Figure 2 corresponds to an actual transport measurement. A negative control with protein free liposomes shows that, as expected, the pH is constant upon illumination (Figures 2A and 2B, orange circles). However, proteoliposomes containing BR in their membranes do pump proton, thus the pH inside the liposome decreases and a stable gradient is built (Figures 2A and 2B, purple squares). Grey triangles and red diamonds (Figure 2A) represent pH inside of proteoliposomes containing BR and MexB, in the presence or in the absence of Hoechst 33342, respectively. We observe a substrate-independent activity where the proton gradient is only partially dissipated by MexB counter-transport. We attribute this observation to a basal activity of MexB.

In order to test the effect of MexA on the activity of MexB, MexA was added to the reconstitution, first in the absence of any substrate (Figure 2B, blue diamonds). Again, the proton gradient generated by the BR is only partially dissipated. The actual transport measurement is realized on the very same sample. Beforehand, the proton gradient must be reinitialized and the substrate must be added in the suspension in order to reach its binding site in the protein. To that purpose the suspension is incubated in the dark in the presence of the substrate for 45 min. Upon subsequent illumination, one can see that the proton gradient generated by the BR is now totally dissipated by MexAB (Figure 2B, green triangles), as a consequence of substrate transport by the pump.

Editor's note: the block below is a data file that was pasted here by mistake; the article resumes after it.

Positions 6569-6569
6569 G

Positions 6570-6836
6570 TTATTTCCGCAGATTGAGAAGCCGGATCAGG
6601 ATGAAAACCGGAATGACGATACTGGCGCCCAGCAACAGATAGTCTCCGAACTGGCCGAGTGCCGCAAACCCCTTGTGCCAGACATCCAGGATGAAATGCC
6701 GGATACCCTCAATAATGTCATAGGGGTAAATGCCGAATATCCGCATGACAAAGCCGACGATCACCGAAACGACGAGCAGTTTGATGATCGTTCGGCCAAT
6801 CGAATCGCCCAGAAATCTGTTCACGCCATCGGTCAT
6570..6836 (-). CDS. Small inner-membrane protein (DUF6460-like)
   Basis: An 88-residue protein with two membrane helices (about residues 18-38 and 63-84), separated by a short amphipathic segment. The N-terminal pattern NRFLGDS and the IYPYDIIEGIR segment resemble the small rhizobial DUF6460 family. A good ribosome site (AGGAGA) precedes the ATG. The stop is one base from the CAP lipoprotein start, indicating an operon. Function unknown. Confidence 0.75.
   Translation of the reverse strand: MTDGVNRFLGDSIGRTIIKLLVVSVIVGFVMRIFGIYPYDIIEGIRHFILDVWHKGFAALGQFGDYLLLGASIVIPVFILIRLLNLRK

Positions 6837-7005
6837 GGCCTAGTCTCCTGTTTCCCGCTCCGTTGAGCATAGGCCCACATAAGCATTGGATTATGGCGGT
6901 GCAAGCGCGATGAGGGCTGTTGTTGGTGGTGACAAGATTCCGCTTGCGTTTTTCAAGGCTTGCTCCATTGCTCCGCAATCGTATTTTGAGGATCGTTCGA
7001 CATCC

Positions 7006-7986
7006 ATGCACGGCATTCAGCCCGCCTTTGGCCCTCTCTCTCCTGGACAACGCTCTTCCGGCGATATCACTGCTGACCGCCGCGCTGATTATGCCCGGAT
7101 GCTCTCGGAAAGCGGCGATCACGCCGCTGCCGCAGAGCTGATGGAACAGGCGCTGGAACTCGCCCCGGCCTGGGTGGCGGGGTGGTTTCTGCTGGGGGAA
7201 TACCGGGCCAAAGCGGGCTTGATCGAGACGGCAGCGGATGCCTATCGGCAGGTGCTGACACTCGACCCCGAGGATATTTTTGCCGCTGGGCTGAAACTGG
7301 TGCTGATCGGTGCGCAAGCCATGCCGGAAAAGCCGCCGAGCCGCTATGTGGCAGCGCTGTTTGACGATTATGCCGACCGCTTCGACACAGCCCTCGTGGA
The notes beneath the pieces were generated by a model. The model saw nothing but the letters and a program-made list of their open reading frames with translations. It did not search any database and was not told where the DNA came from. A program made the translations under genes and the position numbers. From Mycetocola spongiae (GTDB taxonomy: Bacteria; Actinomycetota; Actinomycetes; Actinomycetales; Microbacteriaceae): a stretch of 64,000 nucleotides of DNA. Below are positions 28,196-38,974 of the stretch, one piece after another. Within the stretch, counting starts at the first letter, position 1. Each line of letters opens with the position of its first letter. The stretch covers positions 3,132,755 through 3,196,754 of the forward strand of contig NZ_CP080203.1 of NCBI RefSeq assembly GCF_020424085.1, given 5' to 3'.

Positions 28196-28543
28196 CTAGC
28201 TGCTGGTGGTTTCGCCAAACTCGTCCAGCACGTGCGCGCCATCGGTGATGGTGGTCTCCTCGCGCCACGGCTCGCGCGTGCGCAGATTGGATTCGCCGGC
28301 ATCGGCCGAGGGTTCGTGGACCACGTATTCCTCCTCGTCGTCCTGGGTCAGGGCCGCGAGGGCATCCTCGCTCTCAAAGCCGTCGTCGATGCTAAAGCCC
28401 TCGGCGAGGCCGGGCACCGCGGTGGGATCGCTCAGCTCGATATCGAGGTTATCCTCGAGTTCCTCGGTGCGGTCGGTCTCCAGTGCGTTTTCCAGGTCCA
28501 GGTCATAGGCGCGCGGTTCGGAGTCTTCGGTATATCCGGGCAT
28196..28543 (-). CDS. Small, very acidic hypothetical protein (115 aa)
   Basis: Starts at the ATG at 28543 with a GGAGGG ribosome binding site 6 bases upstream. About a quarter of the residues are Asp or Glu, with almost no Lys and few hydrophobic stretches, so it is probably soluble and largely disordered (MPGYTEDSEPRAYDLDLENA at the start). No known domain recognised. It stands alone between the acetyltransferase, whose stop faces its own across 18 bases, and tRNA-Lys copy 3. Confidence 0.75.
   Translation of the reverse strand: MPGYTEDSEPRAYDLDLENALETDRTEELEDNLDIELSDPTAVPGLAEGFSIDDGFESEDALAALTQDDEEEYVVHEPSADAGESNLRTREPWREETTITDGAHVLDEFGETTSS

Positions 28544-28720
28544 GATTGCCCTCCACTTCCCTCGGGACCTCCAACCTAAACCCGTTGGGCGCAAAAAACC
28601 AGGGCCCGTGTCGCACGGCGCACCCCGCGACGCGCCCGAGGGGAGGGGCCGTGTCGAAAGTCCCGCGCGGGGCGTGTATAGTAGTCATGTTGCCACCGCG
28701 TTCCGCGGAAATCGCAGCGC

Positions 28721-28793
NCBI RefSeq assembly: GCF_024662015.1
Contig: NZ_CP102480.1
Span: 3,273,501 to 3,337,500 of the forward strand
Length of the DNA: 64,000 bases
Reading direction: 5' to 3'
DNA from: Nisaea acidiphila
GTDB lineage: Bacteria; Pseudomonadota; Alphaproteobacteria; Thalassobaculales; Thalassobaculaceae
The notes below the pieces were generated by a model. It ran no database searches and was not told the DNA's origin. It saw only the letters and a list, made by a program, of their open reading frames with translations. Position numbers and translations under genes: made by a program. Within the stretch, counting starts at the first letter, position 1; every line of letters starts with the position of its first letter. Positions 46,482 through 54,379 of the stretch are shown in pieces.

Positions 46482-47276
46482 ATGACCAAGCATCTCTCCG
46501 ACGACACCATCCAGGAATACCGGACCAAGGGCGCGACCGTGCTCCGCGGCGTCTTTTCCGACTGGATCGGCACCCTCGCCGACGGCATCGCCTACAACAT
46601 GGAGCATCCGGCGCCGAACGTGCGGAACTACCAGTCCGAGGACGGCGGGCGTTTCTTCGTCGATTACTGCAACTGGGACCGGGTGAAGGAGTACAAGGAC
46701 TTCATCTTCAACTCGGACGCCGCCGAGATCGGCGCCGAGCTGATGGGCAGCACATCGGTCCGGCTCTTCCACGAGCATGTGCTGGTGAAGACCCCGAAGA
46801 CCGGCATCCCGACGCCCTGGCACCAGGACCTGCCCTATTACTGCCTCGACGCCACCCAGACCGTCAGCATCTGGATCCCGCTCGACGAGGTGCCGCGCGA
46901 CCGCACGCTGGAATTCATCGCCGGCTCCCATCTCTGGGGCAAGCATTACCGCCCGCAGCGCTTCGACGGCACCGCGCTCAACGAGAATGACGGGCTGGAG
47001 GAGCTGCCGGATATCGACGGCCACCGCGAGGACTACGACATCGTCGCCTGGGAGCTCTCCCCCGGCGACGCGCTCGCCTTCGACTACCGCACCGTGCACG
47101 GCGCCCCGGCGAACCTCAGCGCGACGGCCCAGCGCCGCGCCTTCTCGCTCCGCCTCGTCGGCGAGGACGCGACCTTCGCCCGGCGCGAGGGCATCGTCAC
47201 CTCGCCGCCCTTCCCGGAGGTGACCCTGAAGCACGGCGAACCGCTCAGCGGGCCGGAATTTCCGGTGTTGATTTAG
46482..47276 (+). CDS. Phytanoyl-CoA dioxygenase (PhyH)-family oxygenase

Figure 1
Figure 1. Reversibility of the proton gradient built by BR illumination: Pyranine fluorescence of BR proteoliposomes measured as a function of time. From 0-15 min, BR pumps protons as a result of light activation. From 15-60 min, proteoliposomes are incubated in the dark; during this time, protons passively move out of the liposomes until the intravesicular pH and extravesicular pH are equal. From 60-75 min, BR is still functional and pumps protons upon illumination.

Figure 2
Figure 2. Transport assay: pyranine fluorescence, converted to the corresponding pH variations, as a function of time. A) pH inside of control liposomes (orange circles); pH inside of proteoliposomes containing BR in the membrane (purple squares); pH inside of proteoliposomes containing BR, and MexB in the membrane without Hoechst 33342 (red diamonds); pH inside of proteoliposomes containing BR and MexB in the membrane with Hoechst 33342 (grey triangles). B) pH inside of control liposomes (orange circles); pH inside of proteoliposomes containing BR in the membrane (purple squares); pH inside of proteoliposomes containing BR, MexB and MexA in the membrane without Hoechst 33342 (blue diamonds); pH inside of proteoliposomes containing BR, MexB and MexA in the membrane with Hoechst 33342 (green triangles).